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Austin Art Talk

106 EpisodesProduced by Scott David GordonWebsite

The goal of the podcast is to facilitate connections with and to learn from the successes, struggles, life experience, and wisdom of the people featured, most of whom live and create in Austin, Texas. The honest conversational flow of these weekly long form interviews lends itself to some really gre… read more

56:18

Episode 67: Sydney Yeager

"My most recent work there seems to be more of an embrace going on between parts as opposed to these diverse parts fitting together, maintaining their diversity. They seem now to be more a part of each other. That’s a mystery to me."


Sydney Yeager is an artist who describes her current painting style as gestural abstraction. She also teaches drawing and painting at Austin Community College. Teaching has been a part of her life from early on, but it wasn’t until after she had kids and decided to go back to school that she committed to studying art in a serious way. We talk about her history and what motivated her early work and how that has evolved over the years. We also touch on materials, teaching, being a huge art history fan, the Austin art scene and more.


Statement courtesy of Sydney's website

I keep returning to a beautiful quotation which has become something of a touchstone for me. The quotation is from Italo Calvino’s book, Mr. Palomar, and is a description of a flock of blackbirds flying over Rome. The narrator describes the flock as a “…moving body composed of hundreds and hundreds of bodies, detached, but together forming a single object…something…that even in fluidity achieves a formal solidity of its own.”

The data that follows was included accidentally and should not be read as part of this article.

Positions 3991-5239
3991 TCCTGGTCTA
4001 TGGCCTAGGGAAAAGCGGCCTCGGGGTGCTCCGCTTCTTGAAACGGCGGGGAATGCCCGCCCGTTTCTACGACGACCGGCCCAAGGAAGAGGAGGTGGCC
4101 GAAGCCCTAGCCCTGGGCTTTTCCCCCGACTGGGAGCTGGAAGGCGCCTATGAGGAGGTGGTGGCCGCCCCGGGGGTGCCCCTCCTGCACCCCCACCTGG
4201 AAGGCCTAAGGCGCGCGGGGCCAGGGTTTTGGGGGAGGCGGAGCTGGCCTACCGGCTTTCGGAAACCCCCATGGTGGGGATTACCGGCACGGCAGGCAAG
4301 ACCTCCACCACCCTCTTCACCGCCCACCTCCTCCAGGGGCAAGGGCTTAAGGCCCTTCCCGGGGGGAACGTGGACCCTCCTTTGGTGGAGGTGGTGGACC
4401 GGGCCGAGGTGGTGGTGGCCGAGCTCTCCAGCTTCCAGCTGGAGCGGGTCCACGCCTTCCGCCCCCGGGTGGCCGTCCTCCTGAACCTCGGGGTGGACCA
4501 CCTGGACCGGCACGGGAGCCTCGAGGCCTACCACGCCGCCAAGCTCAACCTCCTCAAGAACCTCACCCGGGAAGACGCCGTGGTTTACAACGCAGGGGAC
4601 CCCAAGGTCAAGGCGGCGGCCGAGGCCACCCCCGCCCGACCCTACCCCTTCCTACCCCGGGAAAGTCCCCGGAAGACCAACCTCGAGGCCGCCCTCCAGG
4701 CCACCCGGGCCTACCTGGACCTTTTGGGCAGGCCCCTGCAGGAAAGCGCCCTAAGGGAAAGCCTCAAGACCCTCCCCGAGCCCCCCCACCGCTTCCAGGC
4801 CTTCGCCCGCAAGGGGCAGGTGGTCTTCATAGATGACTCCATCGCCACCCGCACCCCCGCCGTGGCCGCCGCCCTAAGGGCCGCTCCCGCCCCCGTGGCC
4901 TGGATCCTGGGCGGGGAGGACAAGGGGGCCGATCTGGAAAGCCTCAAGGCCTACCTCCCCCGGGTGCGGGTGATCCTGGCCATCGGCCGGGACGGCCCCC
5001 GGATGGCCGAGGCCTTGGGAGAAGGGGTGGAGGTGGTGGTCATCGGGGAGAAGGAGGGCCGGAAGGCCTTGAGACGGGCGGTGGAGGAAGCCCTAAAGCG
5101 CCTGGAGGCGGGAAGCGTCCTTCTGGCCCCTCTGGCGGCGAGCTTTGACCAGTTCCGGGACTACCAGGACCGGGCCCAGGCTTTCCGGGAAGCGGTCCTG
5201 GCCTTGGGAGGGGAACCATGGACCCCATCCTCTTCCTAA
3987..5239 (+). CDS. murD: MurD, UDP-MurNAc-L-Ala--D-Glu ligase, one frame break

This idea of independent parts coalescing into a whole, only to collapse again into singular units, is one that has interested me for many years. Inherent in this idea is a sense of continuity, but a continuity constantly threatened with disintegration. It also suggests a state of suspension, where hierarchy yields to endless associations and connections.

In addition to these conceptual interests are more concrete references. Some are from the world around me: geologic formations (specifically the unstable limestone walls so common in Central Texas), pixels, and atoms. Some are artistic references, including Italian mosaic, pointillism, process painting, and pattern and decoration.

These diverse influences hold in common the theme of fragmentation. The question is whether these fragments are nostalgic reminders of a past presence, or conversely, the beginnings of a new form. The answer is never clear, which is why I remain interested in the question.



swimmer | oil on linen | 60x72 | 2019



naiad #2 | oil on linen | 72x60 | 2019


Some of the subjects we discuss:

Introduction
Galleries
Photo use
Painter?
Early history
Back to school
Growing up
Gang mentality
Narrative work
Limited art world
Informal class
Elisabet Ney
Supportive friends
Imposter syndrome
Art school
Transgressive work
Feminism/anger
Changing direction
Life & death work
Interior view/mortality
Towards abstract
Arabesque
Disintegration
People seeing work
Being open
Materials
Figure ground
The blank canvas
Jumping in
Flow state
Stopping
Love of paint
Style evolution
Teaching
Art history
Women & Their Work
Teaching in overseas
Studio in Elgin
What’s next
Austin art scene
Generational gap
Being an artist



This interview has been edited and condensed for clarity.

Intro music generously provided by Stan Killian

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